So what’s all the fuss about?
Banks and Hulme’s key argument is that NGOs have increasingly become donor-dependent, donor-driven, service providing entities. In the process, they have moved away from their foundations as grassroots-connected, participatory, bottom-up, political entities that aim to achieve empowerment and transform the structural causes of poverty.
Banks and Hulme contend that if NGOs want to remain part of a broader civil society focussed on transforming power relations between citizens, markets and the State, they need to reorientate “in line with their original strengths and vision, putting communities and the grassroots back at the centre of strategies and participatory approaches back at the centre of activities”.
Green’s response is that the paper generalised NGOs, that no NGOs had been interviewed during the writing or review process, and that there were no case studies to support some of the arguments being made. Green encourages the authors to engage with the internal and published work on NGOs’ efforts to address effectiveness and accountability issues. I have sympathy with Green’s criticisms and they weren’t incorrect. But they don’t deflate the overarching critique.
While NGOs have, and do, try to respond to past apprehensions regarding their work, overall it is not clear that this has led to real-world change. Thirteen years ago Michael Edwards’ wrote an analysis of NGOs similar to the Banks and Hulme paper (but more specifically focussed on international NGOs). The fact that comparable arguments are being repeated today reinforces the concern that NGOs are not translating their internal reflections into change on the ground.
One of the reasons I appreciated the Banks and Hulme paper was because it reflects my observations while working and travelling in the Pacific. The activities of an NGO in a particular village I visited struck me as illustrative. At the community hall there was a blackboard with remnants of a workshop to establish a community crime prevention committee. The smudged chalk articulated who the ‘youth rep’ was, the ‘women’s rep’, the ‘community leader’ and the ‘church leader’: a one-size-fits-all approach to participation. Later I asked around about crime in the village. “We have a few drunken youths but not too much else”, came the reply. For certain this was not the end of the story on crime, but what people regularly apologised for and complained about during my stay was the lack of water. Communal taps regularly ran dry and only the lucky few with tanks could collect rain water for drinking. Where this community was ‘at’ was thirsty, not beseiged by criminality. Was the crime prevention committee really top-of-the-list for this village, and even if it was, was the establishment of a committee the best way for them to manage it?
I’m generalising here too but it is necessary to make a point (in 1000 words). Banks and Hulme, Edwards, and many others, have a valid critique and it is up to NGOs to respond to it through constructive action.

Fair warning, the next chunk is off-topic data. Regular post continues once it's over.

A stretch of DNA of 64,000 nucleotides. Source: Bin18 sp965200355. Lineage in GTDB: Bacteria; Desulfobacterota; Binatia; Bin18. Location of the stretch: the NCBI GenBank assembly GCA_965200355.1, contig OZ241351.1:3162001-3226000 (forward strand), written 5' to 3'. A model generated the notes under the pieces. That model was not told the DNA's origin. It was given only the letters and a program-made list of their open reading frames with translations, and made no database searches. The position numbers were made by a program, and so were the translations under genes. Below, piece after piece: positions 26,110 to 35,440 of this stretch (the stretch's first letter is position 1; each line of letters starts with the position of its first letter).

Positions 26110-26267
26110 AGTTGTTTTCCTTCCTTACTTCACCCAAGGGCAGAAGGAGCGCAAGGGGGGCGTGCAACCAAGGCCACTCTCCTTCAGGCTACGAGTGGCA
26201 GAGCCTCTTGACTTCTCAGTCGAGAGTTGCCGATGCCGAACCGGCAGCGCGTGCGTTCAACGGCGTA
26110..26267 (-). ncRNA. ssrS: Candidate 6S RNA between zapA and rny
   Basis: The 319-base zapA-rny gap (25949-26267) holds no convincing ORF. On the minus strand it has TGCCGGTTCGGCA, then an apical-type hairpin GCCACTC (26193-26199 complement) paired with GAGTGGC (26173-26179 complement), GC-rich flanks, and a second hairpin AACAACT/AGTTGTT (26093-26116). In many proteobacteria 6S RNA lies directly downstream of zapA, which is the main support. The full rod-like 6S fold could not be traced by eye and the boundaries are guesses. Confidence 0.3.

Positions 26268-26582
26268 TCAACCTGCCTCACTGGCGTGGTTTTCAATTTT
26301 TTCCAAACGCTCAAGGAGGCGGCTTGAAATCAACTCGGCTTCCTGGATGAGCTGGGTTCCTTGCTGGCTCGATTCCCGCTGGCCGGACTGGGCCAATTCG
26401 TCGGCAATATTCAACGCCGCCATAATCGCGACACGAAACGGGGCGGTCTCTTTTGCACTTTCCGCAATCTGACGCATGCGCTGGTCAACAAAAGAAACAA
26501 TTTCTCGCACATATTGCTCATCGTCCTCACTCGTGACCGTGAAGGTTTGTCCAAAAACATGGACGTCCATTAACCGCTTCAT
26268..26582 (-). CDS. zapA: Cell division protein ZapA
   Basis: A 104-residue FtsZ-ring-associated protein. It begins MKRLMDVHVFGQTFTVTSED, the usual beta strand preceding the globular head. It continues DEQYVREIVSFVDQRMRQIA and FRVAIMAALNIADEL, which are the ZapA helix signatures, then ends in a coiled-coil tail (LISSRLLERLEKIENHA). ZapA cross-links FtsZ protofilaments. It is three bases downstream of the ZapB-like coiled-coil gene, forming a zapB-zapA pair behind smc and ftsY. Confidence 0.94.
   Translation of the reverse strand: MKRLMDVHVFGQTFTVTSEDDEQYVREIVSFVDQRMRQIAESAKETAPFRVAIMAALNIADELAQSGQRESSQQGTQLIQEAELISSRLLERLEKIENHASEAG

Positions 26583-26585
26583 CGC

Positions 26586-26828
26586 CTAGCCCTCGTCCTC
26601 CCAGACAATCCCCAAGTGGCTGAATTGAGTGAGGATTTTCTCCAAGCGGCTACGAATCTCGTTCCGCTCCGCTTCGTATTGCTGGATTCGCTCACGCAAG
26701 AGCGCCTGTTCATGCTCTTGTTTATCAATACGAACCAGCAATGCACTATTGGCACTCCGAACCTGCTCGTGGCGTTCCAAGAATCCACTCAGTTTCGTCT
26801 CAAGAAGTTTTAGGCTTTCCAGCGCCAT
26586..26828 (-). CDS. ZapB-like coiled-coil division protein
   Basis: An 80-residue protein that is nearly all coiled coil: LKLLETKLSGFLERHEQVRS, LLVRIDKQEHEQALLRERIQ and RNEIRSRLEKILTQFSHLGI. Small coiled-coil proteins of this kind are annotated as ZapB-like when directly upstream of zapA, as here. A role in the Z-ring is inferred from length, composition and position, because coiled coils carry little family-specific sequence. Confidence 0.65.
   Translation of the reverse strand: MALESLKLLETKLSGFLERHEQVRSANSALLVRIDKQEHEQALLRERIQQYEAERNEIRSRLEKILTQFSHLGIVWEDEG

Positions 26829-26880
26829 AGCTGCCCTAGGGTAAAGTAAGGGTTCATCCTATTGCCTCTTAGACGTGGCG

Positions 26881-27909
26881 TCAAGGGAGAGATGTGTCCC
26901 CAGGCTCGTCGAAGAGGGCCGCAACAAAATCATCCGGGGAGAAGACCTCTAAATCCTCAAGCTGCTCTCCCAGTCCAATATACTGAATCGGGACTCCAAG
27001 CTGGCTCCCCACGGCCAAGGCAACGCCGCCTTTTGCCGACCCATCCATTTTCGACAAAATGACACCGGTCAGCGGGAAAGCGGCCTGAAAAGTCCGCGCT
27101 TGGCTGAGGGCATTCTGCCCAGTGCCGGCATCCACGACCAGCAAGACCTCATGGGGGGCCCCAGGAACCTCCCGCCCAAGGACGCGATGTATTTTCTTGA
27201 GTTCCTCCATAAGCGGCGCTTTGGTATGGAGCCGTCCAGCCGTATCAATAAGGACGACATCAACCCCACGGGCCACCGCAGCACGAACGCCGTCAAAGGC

Having said that, what Banks and Hulme don’t articulate nearly enough is how complex the situation is for many NGOs (particularly international and/or large organisations). They have multiple stakeholders and audiences that require different approaches and pull them in different directions: engaging with communities in poor countries; seeking funding from and influence with donors; marketing to citizens in their own country; and sometimes (though rarely) undertaking development education with domestic citizens. Then there are board members and staff to consider as well.
In trying to stay true to their values and vision while juggling this diverse ownership, something has to give. What appears to have given most is an enacted commitment to grassroots connections, and working toward poor people’s empowerment through meaningful participation and global citizenship. What has gained is the drive for organisational sustainability and growth, linked with service-provision projects, technocratic advocacy, and the accompanying accountability and credibility-proving to donors.
Perhaps there are some NGOs that manage these tensions and balance them all equally well: if so, please share! But if not, hard choices need to be made. And there is no doubt that even harder than the choices will be putting them into practise.
While there are various possible choices to be made, I suspect that many NGOs would decide to remain focussed on their commitment to grassroots empowerment and to transforming poverty’s structural causes. Putting this into action will require sustained internal political will for self-analysis and action. While the task seems monumental, small first steps may be possible: inviting critical membership onto governing bodies; undertaking peer reviews based on measures of empowerment; investing in improved accountability to the communities we work with. Starting small, testing the results, engaging with academics to assist, and sharing the results, may begin the long road to transforming NGOs.
Finally, a word for donors – government, philanthropic or private citizen – who claim they want to see a world without poverty. There is an ever-decreasing space for investing in flexible, adaptable and risky activities. Yet, if the deep causes of poverty are to be transformed, funding these activities could provide opportunities. This involves building trusting relationships over time with limited opportunities to articulate the potential outcomes in advance. Given today’s demand for measurable results and fear of failure, it is not only NGOs that have some hard thinking to do.
Joanna Spratt is a consultant and coordinator of NZ Aid and Development Dialogues (NZADDs), with a background in nursing and international development.